Food & Drink Magazine

Olive and Parmesan Bread Rolls

By Clevermuffin @Clevermuffin

Olive and parmesan bread rolls

Homemade bread rolls, crunchy and steaming, full of flavoursome olives and parmesan – need I say more?

The same hot baker who taught me to make scones taught me to make bread. His attitude was great: bread is not tricky, and this whole thing of knead your dough for 15 minutes, stir it clockwise four times then blow on it until it rises is just not needed. Pffft.

Here’s how to make bread. Simple and good. I’m going to do a few bread posts soon, including sour dough. The first four steps for bread making are labelled below as most recipes use the same methodology, and future-Aimee will be referring back to this post.

Step one: Combine the flour, yeast, salt, parmesan, olives, garlic and optional sage/basil in a large mixing bowl and mix well. Make a well in the centre and add the water.

Olive and parmesan bread rolls

Step two: Use a wooden spoon to combine ingredients and then your hands to bring the mixture together to a soft dough. Give it a good pounding until well combined.

It helps to think of something that makes you angry, like my new neighbour the DJ who won’t turn his music down no matter how nice I ask. *thump* *thump* *thump*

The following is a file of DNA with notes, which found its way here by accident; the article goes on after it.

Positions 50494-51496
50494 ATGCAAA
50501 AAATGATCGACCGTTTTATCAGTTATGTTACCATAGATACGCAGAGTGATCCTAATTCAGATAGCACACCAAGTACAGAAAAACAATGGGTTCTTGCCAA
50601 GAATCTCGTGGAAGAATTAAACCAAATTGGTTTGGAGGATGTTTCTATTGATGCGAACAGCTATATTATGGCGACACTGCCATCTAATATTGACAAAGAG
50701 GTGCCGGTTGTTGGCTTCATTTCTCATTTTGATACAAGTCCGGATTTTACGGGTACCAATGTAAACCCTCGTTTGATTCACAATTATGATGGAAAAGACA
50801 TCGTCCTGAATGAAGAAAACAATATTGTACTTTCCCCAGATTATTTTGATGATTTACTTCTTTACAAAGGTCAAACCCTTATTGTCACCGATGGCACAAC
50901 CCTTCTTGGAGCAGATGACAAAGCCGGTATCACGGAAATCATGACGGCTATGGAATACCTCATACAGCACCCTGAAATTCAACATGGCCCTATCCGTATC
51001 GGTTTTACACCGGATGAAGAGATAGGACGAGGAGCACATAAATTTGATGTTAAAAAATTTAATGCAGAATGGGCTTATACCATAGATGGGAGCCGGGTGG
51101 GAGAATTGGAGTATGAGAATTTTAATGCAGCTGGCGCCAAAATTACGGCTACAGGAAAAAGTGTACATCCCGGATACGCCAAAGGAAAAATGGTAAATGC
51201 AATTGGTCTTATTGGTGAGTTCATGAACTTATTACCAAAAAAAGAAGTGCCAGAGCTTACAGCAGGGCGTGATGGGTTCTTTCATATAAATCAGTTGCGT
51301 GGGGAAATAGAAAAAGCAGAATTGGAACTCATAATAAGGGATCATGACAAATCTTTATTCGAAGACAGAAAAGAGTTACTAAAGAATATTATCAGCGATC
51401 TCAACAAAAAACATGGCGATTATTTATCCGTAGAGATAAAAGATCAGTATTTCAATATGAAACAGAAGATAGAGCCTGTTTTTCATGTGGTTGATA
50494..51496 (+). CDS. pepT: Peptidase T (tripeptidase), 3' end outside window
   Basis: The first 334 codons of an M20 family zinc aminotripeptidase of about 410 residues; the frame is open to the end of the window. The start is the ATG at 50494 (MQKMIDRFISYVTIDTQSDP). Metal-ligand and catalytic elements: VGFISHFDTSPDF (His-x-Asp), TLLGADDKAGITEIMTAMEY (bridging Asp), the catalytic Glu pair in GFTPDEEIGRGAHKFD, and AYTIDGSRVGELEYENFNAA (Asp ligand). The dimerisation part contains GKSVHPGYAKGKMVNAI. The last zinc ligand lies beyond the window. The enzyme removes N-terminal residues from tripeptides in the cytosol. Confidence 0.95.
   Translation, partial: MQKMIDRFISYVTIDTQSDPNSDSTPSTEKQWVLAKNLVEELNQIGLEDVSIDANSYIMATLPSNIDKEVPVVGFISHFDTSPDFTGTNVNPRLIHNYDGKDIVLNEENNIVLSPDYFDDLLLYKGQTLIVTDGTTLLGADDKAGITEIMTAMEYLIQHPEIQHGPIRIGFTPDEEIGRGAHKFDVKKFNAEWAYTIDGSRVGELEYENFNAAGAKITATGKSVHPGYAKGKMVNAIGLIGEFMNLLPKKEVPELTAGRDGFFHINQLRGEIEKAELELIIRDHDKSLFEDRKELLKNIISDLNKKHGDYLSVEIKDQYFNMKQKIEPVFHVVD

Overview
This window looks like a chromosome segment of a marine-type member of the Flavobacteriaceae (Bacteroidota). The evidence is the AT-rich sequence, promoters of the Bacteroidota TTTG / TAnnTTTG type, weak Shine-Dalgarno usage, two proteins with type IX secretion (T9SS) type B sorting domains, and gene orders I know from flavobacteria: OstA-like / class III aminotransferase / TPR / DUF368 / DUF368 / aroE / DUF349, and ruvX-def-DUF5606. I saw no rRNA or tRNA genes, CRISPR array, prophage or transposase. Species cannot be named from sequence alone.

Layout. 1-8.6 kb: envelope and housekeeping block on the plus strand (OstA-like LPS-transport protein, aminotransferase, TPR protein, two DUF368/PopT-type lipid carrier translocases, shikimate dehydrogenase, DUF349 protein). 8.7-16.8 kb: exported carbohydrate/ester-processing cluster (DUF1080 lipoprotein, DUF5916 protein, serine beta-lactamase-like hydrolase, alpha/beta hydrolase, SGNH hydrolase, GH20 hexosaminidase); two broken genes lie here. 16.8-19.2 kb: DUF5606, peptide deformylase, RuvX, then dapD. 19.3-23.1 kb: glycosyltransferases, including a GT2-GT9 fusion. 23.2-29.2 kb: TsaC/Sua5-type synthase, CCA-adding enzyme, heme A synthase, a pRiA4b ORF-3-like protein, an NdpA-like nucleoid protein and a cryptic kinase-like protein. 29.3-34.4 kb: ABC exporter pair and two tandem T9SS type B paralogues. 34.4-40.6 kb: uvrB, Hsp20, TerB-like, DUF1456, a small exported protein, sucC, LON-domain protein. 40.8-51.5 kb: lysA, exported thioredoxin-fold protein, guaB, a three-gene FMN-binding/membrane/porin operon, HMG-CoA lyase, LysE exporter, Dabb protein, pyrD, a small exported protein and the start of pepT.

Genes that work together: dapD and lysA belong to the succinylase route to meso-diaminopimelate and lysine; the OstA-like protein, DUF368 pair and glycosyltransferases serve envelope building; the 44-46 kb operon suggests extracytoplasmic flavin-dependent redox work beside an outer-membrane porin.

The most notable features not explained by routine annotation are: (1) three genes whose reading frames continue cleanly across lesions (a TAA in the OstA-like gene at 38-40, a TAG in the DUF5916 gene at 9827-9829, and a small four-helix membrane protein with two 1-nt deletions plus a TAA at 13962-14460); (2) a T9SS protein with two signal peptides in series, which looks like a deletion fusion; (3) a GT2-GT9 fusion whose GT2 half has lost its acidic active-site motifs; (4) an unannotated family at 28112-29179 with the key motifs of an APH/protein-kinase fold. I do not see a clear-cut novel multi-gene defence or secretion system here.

Olive and parmesan bread rolls

Step three: Make the dough into a ball and leave it in the bowl, spray with olive oil, or drizzle it with olive oil to ensure it doesn’t dry out and stick to the bowl. Cover with plastic wrap or a damp tea towel and stand in a warm, draught-free place for 45-50 minutes, or until the dough has risen and doubled in size. Watch the magic begin…

You can see the dough below is about double the one I’m pounding above.

Olive and parmesan bread rolls

Step four:  Lightly grease a baking tray with spray olive oil and sprinkle with flour. Turn dough out onto your lightly floured bench and use your fist to punch the dough down again.

Olive and parmesan bread rolls

If you were making a loaf you’d stop at this point and make it into a round loaf, oval loaf or put into a lightly floured and greased bread tin. But for the rest of us, let’s get ready to roll (as in bread roll, do you get it? ah, forget it, my talents are wasted).

Use your fingers to make it into a rectangle about 1.5cm thick. Fold into a roll, making sure the seam is at the bottom, and cut into eight portions, or just roughly make eight portions from your original rectangle.

Olive and parmesan bread rolls

Olive and parmesan bread rolls

Olive and parmesan bread rolls

Olive and parmesan bread rolls

Place onto the greased tray.

Brush each portion lightly with water, press optional sunflower seeds on top and leave in a warm, draught- free place for 45 minutes, or until the dough portions double in size.

Olive and parmesan bread rolls

preheat oven to 220°C.

See how they grow? The ones below are still not cooked, this is just them doubling.

Olive and parmesan bread rolls

Bake the rolls in preheated oven for 18 minutes or until golden brown and cooked through, and the base sounds hollow when tapped.

Olive and parmesan bread rolls

Get it while it’s hot!

Lovely with pumpkin soup. Nom Nom.

Olive and parmesan bread rolls